I do 5v ~1A for 30 mins then flip and another 30 mins
 

curiouscarbon

Science Penguin

timestamp 2 minutes 0 seconds

that person seems to leave the copper in while working on another set, so maybe an hour or so or less maybe?

not trying to be authoritative! i’ve never electroplated either and this thread helps me learn too. every example helps 📝
 

Nillerk

Solar Enthusiast

timestamp 2 minutes 0 seconds

that person seems to leave the copper in while working on another set, so maybe an hour or so or less maybe?

not trying to be authoritative! i’ve never electroplated either and this thread helps me learn too. every example helps 📝
I don't think that was electroplating. I think he was just using an acid to clean the copper before rebuilding.
 

Zwy

Solar Addict
Hi all,

I want to share with you my electroplating process.

Warning!!!!
I use strong hydrochloric acid!!
Only in a well ventilated place (outside) and use protection gloves band glasses.

First step is to clean the copper.
OCD type of clean.
View attachment 46187

Next step is to create the electroplating solution.

That's easy.
Cut small pieces of the metal you want to use for plating. Nickel today, last time I used Tin.
While both work, nickel is supposed to be longer shiny :)

For me per glass 25ml of Hydrochloric acid.

Leave the parts alone for 4 hours or more.

Next:
We need to make electrodes for positive (+)
I had nickel stays ribbon, 0.2 mm often used to make LiFePO4 cells from 13650.
View attachment 46188

I hang them on the side of the glass, and wrapped copper wire on the outside for power.
4 strips in each glass.

After 4 hours it's time to add water, mix is 1:10, total 250ml
View attachment 46189

View attachment 46190

I made copper wire above the glasses, and copper hooks to hang the bus-bar in the solution.
The copper wire goes to the negatief (-)

Do not touch the busbars with bare hands after cleaning.
Fingerprints will give ugly results.

Last cleaning for me is dipping in acetone.
After that, in the acid!!

Quite a fast reaction!
I see a lot of gass bubbles.
Probably not healthy to breathe them!

After 10-15 minutes the bars go out, and are finished.

View attachment 46191View attachment 46192

Put them in a bucket with water.
If you want, add some baking soda (base) to neutralise the hydrochloric acid.

End result is "ok"
I probably need to give then an other round.
View attachment 46193

I did ran into trouble quickly.

My 0.2mm nickel desolved quickly in the acid, good for start, but continuous use...
Not so.

Buying things in Thailand is often a challenge, the nickel I had came from China.

It took me a while....
Zinc carbon battery!!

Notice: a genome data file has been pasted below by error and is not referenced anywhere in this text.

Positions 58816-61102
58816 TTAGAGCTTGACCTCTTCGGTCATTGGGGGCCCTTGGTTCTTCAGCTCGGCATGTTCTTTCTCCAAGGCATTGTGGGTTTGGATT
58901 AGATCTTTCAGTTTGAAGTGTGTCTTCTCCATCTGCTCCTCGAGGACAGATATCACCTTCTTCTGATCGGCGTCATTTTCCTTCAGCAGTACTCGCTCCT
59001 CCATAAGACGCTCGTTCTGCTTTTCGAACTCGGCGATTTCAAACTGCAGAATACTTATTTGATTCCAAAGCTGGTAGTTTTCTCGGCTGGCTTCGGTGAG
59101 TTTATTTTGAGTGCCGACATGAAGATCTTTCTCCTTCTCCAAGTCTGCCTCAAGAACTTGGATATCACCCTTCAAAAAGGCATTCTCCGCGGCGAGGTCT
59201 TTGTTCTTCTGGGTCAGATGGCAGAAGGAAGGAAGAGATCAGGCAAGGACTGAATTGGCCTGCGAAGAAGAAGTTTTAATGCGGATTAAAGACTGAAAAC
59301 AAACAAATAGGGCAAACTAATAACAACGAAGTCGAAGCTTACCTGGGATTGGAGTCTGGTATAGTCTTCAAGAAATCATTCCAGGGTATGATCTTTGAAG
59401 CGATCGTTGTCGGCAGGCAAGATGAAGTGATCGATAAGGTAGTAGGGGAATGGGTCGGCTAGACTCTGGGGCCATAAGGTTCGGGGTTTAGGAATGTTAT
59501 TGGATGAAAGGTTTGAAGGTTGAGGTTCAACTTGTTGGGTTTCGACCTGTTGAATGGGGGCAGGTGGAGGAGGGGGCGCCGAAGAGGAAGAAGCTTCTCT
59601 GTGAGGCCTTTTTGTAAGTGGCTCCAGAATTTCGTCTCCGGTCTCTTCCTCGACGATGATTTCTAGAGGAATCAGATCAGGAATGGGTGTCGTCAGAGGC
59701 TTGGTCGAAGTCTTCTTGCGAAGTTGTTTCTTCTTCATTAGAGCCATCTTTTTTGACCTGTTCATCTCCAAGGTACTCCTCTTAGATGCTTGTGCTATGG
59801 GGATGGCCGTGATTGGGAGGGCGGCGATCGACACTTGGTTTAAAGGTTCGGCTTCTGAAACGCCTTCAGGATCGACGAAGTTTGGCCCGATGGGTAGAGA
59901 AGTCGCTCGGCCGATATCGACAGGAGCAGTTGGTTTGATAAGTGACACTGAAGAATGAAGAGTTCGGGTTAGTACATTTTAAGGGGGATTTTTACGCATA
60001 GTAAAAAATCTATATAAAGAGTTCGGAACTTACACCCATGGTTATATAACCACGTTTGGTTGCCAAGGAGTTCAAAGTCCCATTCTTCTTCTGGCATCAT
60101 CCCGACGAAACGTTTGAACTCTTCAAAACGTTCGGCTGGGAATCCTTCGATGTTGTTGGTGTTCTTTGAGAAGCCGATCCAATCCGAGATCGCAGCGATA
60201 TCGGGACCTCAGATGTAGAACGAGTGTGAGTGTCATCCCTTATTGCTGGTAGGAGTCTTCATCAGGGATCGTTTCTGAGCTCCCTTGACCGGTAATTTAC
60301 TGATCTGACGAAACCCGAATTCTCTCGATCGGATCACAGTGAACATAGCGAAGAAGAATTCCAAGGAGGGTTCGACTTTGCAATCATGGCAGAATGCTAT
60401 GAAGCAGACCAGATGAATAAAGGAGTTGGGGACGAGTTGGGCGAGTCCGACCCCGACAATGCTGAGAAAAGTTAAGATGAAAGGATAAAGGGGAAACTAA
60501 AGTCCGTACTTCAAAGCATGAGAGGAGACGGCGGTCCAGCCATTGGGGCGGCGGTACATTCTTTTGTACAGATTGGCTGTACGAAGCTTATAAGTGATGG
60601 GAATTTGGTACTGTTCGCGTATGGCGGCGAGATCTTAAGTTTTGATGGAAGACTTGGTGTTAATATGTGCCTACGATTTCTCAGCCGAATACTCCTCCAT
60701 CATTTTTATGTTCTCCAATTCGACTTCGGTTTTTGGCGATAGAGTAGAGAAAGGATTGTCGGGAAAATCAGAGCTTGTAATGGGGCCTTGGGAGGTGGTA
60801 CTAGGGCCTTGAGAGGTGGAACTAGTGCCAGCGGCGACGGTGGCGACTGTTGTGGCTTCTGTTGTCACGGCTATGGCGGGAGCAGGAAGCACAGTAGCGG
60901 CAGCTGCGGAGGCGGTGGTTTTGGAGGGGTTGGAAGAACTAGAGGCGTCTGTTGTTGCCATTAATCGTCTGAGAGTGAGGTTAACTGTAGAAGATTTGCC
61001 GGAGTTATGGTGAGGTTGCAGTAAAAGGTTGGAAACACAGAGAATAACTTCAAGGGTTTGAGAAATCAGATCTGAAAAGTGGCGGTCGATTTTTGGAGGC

View attachment 46194

The can is Zinc :)
I love obtainium!!

Back in process.
I do have to say that the zinc from the Battery is less shiny.

It's not for the looks but to prevent galvanic corrosion.

Perhaps tin rods (widely available here) weren't a bad start.
The zinc lasted just a short time...

Due several mounts and remounts, cleaning with sandpaper in between, the tin got too much damage (I could see copper)

So decided to redo.

If I known the nickel would last such a short time....
I would not have used it.

The bars will now get a nickel /zinc / tin coating :) :)
As it has desolved nickel and tin.

I should have some magnesium.
Perhaps put that in the mix also.

All about equally electricity conductive, and all used in electroplating to prevent galvanic corrosion.

The Tin being most noble, desolving more slowly.

Amount of desolved nickel should be enough to plate all my Bus-bars...
Safer and easier to simply use vineger and 2 nickel rods, I didn't even add anything to the vinegar, just cranked the volts up a little on my power supply.

As for length of time, I know an engineer at a local factory that does chrome plating, some even for Harley. It doesn't remain in the bath long. I do 30 second intervals for each side, times 2.
 

Micky

New Member
I have been electroplating home-made copper bus bars with tin, trying both the vinegar and HCL methods using both pure tin soldering wire and a stannous chloride solution. While I did get a layer of tin on the bars, even after prolonged immersion and rotation of the parts it could be easily scrubbed off to expose copper with just a kitchen scouring pad. I'm guessing that this is not the desired thickness or quality.... I have a couple of commercially plated bus bars and that coating is hard, shiny and resistant to vigorous and prolonged scrubbing with a kitchen scouring pad. (Incidentally my results were no different in appearance than others I have seen here and on other DIY instructions, but I'm concerned about the softness and the ease of removal of the tin plating). This is for a sailboat and the bus bars will be subjected to almost continuous vibration as well as a salty corrosive environment. I also found I was getting a build up of a grey, spongy sludge on the bars with the speed and quantity of build up determined by increasing voltage or current, as noted by others.

I might be overthinking this but I don't want to find myself with corrosion issues 6 months down the line in a place where I can't do anything about it. So I went to the web for some ideas of what was going wrong.